SM: No, I wasn't encouraged to compose or improvise at all from what I can remember. My training came from the basic piano method books then to compilation classical books and I wasn't encouraged to do anything beyond that.
KP: Same here. When did you start composing music?
SM: When I was eight, I composed two pieces that my piano teacher wrote down for me: "Circus Monkey" and "Big and Little.” I still have those pieces written on oversized manilla colored manuscript paper. Other than that, I didn't compose until 1991 when I wrote a piece for one of my piano students for her birthday. I stopped after that, though, and didn't compose again until 2015.
KP: You have said that once you started to compose, the music just kept coming. Is that still true?
SM: When I started to compose in 2015, yes, the music just flowed for two albums’ worth of music and then stopped. The frustration of that motivated my next album, Reflection. As with most composers, there are times that the music flows more than others.
KP: I think that’s true of any creative endeavor, and it’s painful!
How did you get the job/gig of playing ragtime piano at Knott’s Berry Farm?
SM: Knott's Berry Farm had placed a two-page ad in the Sunday edition of the Los Angeles Times to advertise their upcoming Roaring 20's section. I saw the ad and wondered if they might need a ragtime pianist. I called the Entertainment Dept. at Knott's the next day, asked if they needed a pianist and they said that they did. I went there to audition, played a couple of songs from the 1920's, sight-read a piece from one of their shows and I got hired!
KP: You look really young in the photos. Were you still in high school?
SM: No, I started working at Knott's Berry Farm two months before my 19th birthday, so I was probably between 19 and 21 at the time the photo was taken.
KP: When was that and how long did you play there?
I started playing in the brand new Roaring 20's section in the summer of 1975 and played there for a few years. I later got hired to play piano for the melodramas at The Birdcage Theatre, which was located within Knott's Berry Farm but wasn't yet owned by Knott's. I played at The Birdcage Theatre for several years, too.
Shoshana at Knott's Berry Farm.
KP: Did you ever want to be anything but a musician?
SM: At one point I wanted to become an occupational therapy assistant and went as far as applying to a school, but didn't go any further than that.
KP: Do you play other instruments in addition to piano?
SM: Yes, I started on the accordion and I do take it out of its case from time to time and play around with it. I used to play 4-string plectrum banjo many years ago but don't play that at all anymore.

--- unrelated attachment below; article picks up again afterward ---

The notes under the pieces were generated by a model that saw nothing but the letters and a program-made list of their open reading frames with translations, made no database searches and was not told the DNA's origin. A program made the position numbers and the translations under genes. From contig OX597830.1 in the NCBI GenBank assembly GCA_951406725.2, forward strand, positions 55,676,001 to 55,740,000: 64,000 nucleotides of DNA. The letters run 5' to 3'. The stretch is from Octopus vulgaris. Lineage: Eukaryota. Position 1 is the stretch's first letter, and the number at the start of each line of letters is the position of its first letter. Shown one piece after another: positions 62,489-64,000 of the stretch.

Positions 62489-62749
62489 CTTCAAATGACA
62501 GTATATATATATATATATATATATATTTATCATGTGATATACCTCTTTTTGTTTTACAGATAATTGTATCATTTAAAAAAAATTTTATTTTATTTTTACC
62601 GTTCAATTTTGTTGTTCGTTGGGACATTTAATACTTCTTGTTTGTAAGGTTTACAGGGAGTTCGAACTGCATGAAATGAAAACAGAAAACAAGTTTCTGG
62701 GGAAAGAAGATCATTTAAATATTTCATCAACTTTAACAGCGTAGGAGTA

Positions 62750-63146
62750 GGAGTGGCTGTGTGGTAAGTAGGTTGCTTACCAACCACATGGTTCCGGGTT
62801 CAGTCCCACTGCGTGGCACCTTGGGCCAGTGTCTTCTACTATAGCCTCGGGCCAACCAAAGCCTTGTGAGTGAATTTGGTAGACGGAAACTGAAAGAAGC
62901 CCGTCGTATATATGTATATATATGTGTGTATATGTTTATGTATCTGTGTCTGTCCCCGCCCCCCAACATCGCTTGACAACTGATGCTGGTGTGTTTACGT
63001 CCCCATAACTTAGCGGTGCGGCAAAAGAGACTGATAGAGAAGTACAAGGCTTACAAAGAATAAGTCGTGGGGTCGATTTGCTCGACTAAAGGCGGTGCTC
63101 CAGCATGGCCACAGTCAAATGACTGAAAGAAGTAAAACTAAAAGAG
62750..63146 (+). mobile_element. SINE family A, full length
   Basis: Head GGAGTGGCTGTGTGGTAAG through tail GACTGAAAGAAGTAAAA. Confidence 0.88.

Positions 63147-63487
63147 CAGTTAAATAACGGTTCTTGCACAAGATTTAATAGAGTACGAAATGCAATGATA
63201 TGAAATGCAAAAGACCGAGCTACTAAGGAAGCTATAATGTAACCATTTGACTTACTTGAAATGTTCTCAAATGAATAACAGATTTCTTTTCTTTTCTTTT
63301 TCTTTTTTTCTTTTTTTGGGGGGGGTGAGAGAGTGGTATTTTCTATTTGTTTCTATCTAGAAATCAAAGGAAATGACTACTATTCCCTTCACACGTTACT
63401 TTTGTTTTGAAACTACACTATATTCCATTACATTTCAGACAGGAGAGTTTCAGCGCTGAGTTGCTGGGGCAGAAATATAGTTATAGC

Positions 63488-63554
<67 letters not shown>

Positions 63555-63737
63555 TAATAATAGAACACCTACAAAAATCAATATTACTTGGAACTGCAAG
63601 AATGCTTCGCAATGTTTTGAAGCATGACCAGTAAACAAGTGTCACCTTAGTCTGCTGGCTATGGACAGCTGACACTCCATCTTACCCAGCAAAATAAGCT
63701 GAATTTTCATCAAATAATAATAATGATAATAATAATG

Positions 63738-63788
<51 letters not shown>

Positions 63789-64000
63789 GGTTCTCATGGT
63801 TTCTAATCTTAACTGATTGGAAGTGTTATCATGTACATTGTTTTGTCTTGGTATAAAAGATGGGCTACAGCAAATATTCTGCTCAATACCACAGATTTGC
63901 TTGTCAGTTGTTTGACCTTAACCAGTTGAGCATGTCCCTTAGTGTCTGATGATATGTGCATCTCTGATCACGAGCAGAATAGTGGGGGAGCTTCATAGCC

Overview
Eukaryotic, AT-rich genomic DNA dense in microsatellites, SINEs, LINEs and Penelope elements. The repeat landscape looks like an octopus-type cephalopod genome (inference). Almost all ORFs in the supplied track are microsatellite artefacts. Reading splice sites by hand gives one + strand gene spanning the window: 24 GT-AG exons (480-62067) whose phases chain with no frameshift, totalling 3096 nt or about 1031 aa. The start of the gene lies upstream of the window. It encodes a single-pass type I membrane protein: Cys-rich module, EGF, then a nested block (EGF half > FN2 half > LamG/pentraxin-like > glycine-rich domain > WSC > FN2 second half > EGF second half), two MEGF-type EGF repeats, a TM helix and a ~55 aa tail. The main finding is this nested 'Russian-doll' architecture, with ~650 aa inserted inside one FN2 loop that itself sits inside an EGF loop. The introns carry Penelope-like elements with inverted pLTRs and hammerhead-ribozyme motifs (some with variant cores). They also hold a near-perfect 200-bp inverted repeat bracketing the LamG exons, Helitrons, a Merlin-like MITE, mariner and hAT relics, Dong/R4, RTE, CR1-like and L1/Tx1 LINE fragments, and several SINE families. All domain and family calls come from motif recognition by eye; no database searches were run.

KP: When did you release your first album?
SM: I released my first album, Soul Whispers, in 2015.
KP: That album was arrangements rather than original compositions, right?
SM: Yes, they are my arrangements of songs of Eastern European origin.
KP: Did the process of doing Soul Whispers inspire you to start composing as well as arranging?
SM: In the mid-1980’s, I had a gig playing piano at lunchtime in the food court at a shopping mall and I would make and play my own arrangements of popular songs. It was the release of Soul Whispers and having it played on solo piano streaming sites that inspired and motivated me to start composing.
KP: Interesting! Who and what do you consider to be some of your musical influences?
SM: I particularly resonate with the Romantic and Impressionistic periods and their composers as well as minimalistic piano music.
KP: Who are your favorite composers?
SM: Rachmaninoff, Brahms, Chopin, Debussy, Ravel, Aaron Copeland, Scott Joplin, James P. Johnson, Fats Waller and Jelly Roll Morton to name a few.
I think you are the first composer I’ve interviewed who loves James P. Johnson’s music, too! I think some of his music is just as good or better than Joplin’s (also one of my favorites), and yet he is not nearly as well-known. That’s another discussion we need to have over a glass of wine sometime!
At Whisperings in 2017, Costa Mesa, CA.
What has been your most exciting musical moment to date?
SM: Gosh, I don't think that I can narrow it down to just one. Playing ragtime piano and playing in the shows both for Knott's (itself) and The Birdcage Theatre were dream jobs. I really loved playing there. Playing my own compositions for others is also very exciting for me as I really love sharing my music with others.
KP: If you could have any three wishes, what would they be?
SM: Wish #1 - I wish that people would respect, accept and love one another.
Wish #2 - I wish that the world would be at peace.
Wish #3 - I wish that people would find happiness within themselves and then spread their happiness to others.
KP: And I wish for all three of those to come true!
Is there anything else you’d like to talk about?
I feel extremely blessed to be able to do what I love, which is creating music and sharing it with others. Music can be so healing and knowing that I've helped others with my music is an amazing feeling and a blessing that I never take for granted.
Click on book covers to go to Kathy's reviews.
Many thanks to Shoshana Michel for taking the time to chat! For more info about Shoshana and her music, be sure to visit her website
and her Artist Page
here on MainlyPiano.com!